Barbara Howard: Reputations are fragile things. Brian McGrory, the top editor at The Boston Globe, has written to the paper's staff, saying — and this is a direct quote — "I can’t believe I have to write these words, but I have never harassed Hilary Sargent or any other women at the Globe or anywhere else — ever."
This, as an investigation has been launched by the paper's top management triggered by Hilary Sargent, who according to The Globe received a separation agreement after working as an editor for Boston.com .
WGBH News contributor Dan Kennedy is on the journalism faculty at Northeastern University and he's been following the story. Hi Dan.
Kennedy: Hi Barbara.
Howard: So much has been made of a screenshot that was posted by Hilary Sargent of an exchange between two parties. Neither party is identified. But Sargent claims that it was McGrory who texted, and I quote, “What do you generally wear when you write?”
It's not clear when that was written, but Sargent commented on it, writing "If you’ve ever been sent a sext-type text from someone who was powerful enough that you felt you couldn’t do anything (other than panic/shake your head/cry), you’re not alone. The more we tweet these, the less they’ll send them."
So Dan, the Globe is now investigating and it has asked Sargent for the full exchange, for the context and for the time stamp of that quote attributed to McGrory. Has Sergeant complied?
Kennedy: As we are speaking right now, we don't know that she has complied.
The Globe has taken the extraordinary step of either threatening to sue her or preparing to sue her to try to get her to turn over that information.
Howard: Meantime, McGrory, the Globe's top editor who's accused here — he's written to his staff denying any impropriety, saying that once he did date Sargent, but making it clear that they worked in different divisions. He had no role, he says, in hiring her, and that Sargent did not report to him. He also says they did stay in touch after she left Boston.com. Does that cast this whole thing in a new light?
Kennedy: I think the fact that they had had a previous relationship does cast it in a different light, and McGrory and his message to the staff essentially acknowledged that, because of this previous relationship, they exchanged a number of texts that were very familiar — I’ll put it that way. And I think that that was probably colored by that previous relationship. But we haven't seen these other texts. We don't know what was in them. So much of this is just very hard to know. And if you're covering this story as we have been at WGBH News, I think we’re just constantly asking ourselves, given how little we know, are we being fair to everybody? It's a tough one.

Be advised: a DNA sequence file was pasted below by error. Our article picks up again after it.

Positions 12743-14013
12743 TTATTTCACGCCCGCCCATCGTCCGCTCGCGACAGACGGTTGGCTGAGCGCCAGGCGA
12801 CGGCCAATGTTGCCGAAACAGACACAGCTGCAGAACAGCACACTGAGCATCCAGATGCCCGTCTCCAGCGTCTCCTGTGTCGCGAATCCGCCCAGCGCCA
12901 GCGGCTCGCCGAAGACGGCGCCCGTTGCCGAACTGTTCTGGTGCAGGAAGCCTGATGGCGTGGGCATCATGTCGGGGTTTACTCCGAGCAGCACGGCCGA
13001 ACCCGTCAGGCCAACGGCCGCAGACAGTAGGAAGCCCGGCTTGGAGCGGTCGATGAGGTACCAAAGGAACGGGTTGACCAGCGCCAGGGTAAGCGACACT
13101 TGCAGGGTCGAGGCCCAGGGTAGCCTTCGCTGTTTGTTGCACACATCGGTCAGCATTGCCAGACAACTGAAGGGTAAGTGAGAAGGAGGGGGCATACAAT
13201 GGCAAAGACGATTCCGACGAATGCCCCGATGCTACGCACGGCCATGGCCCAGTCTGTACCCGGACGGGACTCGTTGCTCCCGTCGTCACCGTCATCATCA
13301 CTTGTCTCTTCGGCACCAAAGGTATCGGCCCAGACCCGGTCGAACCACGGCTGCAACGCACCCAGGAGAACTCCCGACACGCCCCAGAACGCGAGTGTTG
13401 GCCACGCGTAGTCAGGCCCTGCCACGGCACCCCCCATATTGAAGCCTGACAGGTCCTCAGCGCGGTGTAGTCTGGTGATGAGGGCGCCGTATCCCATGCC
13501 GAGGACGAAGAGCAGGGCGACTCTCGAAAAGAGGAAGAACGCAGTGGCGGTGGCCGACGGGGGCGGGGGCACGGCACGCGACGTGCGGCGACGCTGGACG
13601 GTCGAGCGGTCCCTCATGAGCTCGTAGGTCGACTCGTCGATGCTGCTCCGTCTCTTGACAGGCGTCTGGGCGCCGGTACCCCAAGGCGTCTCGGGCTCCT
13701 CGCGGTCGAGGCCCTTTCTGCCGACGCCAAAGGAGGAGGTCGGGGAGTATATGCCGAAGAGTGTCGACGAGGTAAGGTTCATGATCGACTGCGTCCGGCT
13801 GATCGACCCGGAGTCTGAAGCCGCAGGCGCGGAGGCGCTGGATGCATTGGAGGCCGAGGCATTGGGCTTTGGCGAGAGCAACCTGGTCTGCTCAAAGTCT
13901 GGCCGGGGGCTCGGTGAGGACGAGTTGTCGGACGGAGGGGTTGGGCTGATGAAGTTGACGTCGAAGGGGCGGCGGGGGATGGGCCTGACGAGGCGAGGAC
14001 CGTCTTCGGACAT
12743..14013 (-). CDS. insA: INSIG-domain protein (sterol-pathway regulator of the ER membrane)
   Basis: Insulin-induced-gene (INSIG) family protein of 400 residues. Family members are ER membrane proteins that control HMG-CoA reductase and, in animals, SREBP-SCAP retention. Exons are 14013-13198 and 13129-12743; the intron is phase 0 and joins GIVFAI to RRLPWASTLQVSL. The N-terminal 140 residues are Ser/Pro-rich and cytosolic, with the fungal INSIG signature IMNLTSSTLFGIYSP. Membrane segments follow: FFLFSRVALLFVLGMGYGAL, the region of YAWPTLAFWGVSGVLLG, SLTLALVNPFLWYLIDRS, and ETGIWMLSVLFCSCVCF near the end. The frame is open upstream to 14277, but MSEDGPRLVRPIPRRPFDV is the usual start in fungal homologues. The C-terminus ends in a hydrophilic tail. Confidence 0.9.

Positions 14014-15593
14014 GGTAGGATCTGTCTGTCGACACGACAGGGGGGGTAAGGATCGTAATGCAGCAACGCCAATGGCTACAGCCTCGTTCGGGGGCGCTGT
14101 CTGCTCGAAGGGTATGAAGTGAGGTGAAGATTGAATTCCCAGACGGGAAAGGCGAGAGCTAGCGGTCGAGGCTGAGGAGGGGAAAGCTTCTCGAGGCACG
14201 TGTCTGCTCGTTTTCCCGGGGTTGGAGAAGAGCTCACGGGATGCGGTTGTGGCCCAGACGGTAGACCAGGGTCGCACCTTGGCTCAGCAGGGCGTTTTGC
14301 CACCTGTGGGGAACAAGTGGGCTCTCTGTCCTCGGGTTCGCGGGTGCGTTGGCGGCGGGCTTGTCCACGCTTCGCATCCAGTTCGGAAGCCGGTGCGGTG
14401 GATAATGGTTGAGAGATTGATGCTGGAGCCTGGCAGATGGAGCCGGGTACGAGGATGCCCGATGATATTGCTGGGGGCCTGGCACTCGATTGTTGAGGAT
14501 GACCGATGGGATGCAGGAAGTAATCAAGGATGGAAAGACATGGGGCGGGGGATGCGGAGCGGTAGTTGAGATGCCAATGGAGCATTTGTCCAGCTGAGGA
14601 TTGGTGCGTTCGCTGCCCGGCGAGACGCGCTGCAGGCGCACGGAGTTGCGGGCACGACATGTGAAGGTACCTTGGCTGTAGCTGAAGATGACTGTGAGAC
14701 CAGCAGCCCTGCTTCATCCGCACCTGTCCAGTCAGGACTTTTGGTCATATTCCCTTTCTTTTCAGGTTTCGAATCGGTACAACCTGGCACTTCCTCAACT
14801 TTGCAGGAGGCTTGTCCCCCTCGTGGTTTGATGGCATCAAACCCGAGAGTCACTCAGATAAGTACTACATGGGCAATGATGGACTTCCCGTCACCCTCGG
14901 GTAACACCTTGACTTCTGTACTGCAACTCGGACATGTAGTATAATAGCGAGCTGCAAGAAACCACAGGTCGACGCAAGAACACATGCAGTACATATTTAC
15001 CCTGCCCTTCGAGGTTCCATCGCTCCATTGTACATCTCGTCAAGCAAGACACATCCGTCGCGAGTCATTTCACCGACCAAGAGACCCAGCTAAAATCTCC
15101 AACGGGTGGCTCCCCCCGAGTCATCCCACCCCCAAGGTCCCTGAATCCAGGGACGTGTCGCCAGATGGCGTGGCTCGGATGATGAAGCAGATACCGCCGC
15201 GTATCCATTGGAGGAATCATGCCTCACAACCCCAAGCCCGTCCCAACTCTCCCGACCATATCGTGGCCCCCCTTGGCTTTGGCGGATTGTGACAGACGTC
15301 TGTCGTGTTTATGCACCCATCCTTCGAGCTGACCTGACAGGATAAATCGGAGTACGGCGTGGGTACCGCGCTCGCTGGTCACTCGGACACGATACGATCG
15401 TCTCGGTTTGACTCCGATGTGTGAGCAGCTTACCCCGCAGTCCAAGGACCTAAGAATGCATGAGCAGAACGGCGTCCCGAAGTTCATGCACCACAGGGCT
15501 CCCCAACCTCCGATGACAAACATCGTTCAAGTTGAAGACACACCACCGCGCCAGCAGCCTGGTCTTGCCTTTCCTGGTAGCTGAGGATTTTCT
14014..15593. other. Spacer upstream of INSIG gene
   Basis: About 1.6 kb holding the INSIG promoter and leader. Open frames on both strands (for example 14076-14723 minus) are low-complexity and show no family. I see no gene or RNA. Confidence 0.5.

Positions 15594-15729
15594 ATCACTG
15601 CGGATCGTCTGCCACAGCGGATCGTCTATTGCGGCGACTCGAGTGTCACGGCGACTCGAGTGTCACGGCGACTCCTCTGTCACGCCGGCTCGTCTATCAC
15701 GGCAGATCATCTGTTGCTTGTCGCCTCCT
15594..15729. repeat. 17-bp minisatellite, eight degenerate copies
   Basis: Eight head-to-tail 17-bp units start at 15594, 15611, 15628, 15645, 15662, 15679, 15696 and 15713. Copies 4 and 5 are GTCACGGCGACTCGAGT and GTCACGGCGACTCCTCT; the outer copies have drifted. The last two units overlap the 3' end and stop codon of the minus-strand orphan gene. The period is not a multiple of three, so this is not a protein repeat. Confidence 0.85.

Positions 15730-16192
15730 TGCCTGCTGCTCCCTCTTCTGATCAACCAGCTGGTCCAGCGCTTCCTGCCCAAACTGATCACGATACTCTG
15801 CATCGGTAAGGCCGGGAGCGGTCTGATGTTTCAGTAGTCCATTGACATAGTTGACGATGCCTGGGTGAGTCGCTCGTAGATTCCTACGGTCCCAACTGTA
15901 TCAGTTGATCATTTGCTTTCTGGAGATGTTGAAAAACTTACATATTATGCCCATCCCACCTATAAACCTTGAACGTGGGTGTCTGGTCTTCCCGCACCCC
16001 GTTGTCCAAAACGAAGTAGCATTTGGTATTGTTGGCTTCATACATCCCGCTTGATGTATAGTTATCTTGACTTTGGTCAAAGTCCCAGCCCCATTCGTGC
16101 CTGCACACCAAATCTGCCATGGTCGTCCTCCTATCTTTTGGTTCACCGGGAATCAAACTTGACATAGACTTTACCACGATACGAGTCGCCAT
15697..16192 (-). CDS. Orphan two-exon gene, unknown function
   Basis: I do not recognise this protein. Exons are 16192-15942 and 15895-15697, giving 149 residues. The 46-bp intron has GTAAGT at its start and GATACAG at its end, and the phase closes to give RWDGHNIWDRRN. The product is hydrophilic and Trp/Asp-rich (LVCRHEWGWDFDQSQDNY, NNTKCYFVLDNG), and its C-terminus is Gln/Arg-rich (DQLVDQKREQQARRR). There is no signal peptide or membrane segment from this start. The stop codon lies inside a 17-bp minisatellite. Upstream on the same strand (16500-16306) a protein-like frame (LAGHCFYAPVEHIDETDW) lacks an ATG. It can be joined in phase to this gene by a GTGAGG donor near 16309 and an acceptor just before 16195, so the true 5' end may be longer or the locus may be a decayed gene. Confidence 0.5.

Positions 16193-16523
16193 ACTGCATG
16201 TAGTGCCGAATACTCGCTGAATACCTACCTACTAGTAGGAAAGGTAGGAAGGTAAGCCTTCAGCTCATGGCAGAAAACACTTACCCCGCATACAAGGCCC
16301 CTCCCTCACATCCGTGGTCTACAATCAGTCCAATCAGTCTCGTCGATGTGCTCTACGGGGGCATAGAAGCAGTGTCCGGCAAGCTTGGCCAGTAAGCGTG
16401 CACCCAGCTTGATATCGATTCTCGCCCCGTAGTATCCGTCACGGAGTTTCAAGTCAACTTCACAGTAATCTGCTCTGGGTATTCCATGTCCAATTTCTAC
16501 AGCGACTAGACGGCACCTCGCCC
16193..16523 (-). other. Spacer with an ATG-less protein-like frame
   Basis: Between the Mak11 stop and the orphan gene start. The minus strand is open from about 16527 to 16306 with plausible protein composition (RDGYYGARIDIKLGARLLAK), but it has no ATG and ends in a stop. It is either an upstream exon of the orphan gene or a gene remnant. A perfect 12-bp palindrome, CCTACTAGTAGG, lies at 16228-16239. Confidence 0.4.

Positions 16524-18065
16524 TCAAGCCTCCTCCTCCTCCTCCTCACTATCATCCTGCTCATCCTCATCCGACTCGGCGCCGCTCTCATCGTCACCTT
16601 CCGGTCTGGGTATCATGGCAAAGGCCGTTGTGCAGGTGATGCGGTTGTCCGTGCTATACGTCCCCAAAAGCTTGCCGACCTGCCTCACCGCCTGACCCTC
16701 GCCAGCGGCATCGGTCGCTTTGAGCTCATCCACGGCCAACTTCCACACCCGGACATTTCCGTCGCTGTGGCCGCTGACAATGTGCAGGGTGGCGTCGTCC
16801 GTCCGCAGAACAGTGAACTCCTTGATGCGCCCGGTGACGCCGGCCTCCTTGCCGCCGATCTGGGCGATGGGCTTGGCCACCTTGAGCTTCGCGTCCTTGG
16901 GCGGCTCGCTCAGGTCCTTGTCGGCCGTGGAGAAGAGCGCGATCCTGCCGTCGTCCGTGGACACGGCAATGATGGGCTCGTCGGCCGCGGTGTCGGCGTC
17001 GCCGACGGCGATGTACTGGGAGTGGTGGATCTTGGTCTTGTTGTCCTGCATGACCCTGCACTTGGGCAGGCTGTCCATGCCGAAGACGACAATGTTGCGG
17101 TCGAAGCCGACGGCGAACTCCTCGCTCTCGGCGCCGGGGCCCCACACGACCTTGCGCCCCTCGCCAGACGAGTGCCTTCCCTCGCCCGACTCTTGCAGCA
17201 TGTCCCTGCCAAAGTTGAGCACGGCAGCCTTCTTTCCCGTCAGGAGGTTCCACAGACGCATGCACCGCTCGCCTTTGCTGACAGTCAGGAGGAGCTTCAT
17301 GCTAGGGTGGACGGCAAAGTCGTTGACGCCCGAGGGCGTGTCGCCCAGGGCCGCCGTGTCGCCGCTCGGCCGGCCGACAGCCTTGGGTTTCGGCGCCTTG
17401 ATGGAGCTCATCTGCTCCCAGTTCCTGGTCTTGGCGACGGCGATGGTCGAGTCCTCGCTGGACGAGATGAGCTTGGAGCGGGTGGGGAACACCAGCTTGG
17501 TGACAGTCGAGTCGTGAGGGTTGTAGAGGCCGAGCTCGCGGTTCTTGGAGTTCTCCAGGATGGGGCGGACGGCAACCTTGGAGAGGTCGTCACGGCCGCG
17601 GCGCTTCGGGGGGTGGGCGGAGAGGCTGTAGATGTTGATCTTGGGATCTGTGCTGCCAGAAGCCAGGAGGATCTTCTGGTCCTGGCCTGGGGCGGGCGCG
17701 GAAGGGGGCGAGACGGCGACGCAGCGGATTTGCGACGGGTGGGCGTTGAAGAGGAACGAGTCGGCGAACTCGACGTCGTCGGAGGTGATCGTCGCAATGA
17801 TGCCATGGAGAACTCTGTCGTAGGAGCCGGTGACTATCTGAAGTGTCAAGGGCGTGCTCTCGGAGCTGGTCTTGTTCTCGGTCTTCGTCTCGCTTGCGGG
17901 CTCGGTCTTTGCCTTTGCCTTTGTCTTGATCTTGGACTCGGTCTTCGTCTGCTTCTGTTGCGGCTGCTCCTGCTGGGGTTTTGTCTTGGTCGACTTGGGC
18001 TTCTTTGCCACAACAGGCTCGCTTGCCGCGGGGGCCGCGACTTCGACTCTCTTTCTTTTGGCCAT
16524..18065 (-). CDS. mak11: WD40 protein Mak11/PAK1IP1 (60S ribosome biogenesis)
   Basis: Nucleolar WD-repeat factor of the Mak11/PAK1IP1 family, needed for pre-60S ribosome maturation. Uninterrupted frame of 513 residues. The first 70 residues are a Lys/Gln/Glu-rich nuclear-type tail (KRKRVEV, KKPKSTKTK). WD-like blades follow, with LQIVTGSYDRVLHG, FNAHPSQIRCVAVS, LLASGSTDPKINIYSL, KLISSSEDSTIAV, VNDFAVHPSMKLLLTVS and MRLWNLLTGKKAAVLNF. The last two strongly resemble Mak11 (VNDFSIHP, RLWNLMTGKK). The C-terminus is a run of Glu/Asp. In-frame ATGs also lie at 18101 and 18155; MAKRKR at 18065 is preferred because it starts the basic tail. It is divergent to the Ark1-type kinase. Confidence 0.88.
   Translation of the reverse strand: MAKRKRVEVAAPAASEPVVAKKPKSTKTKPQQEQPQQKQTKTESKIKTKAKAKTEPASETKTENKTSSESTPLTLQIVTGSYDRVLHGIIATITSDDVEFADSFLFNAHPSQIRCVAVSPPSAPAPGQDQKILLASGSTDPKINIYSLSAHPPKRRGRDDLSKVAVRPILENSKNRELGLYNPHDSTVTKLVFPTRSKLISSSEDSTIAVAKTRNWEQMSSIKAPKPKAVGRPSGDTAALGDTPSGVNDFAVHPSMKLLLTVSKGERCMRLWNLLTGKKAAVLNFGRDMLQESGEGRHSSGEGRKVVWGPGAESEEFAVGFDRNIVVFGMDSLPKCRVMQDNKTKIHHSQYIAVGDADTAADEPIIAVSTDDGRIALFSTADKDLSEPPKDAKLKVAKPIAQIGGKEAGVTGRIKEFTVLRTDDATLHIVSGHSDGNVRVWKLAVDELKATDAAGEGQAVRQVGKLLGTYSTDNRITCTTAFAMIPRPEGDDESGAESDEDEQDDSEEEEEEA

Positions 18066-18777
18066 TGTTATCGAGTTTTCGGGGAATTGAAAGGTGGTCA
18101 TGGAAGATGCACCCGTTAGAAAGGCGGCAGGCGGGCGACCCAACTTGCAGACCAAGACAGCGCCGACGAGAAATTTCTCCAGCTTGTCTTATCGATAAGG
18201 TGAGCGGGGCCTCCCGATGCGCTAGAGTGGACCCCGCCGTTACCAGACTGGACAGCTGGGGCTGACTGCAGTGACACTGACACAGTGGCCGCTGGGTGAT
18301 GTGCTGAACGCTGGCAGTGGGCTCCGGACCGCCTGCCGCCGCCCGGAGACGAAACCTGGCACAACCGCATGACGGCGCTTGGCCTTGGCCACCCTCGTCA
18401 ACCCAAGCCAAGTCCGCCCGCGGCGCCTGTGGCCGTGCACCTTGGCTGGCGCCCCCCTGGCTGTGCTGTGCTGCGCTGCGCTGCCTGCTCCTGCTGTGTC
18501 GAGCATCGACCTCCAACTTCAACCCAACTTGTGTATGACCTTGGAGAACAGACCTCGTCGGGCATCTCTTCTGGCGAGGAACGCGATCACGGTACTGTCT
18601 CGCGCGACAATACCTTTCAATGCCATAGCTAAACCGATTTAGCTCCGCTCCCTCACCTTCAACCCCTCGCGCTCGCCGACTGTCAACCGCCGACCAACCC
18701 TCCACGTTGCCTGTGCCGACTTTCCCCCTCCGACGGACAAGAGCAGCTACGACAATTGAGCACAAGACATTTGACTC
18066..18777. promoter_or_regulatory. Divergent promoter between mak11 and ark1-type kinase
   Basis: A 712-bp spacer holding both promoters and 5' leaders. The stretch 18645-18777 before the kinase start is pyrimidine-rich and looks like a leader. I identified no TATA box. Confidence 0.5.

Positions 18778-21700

Howard: Given what we know now, if that's all that there is, is his name smeared?
Kennedy: If that's all that there is, then I think that those of us who are covering this story — and I would include the Globe itself at this point — it might be said that we have made too much of this, and that would have ended up having done damage to McGrory. But you know, inevitably when charges like this are made, there is an understandable desire on the part of people who are covering the story to find out as much about this as they possibly can.
And we also see this at the top leadership of the Globe. Linda Henry, the managing director of the Globe, and the president of the Globe put out a statement on Wednesday saying that they want to know more. It's a very difficult situation for Hilary Sargent and Brian McGrory. And at this point, it's just very hard to know how this is going to play out.
Howard: If reporting is fact-based, and you don't have all the facts, it's difficult to report.
Kennedy: Oh yeah, oh yeah. Yeah. And this is just miserable.
Kennedy: Because we are dragging people's names through the mud and we don't know what the facts are.
Howard: OK. Thanks for coming in, Dan.
Kennedy: Thank you Barbara.
Howard: That's Dan Kennedy, WGBH News contributor, who's on the journalism faculty at Northeastern University, talking about the accusations leveled by a former Boston Globe employee, Hilary Sargent, against the senior-most editor there, Brian McGrory.
In response to McGrory’s denial of sexual harassment, Sargent had this to say in a statement to the Globe: “If Brian McGrory truly does not believe he has ever acted inappropriately with anyone at The Boston Globe, then he and I have a remarkably different understanding of what is — and is not — appropriate.”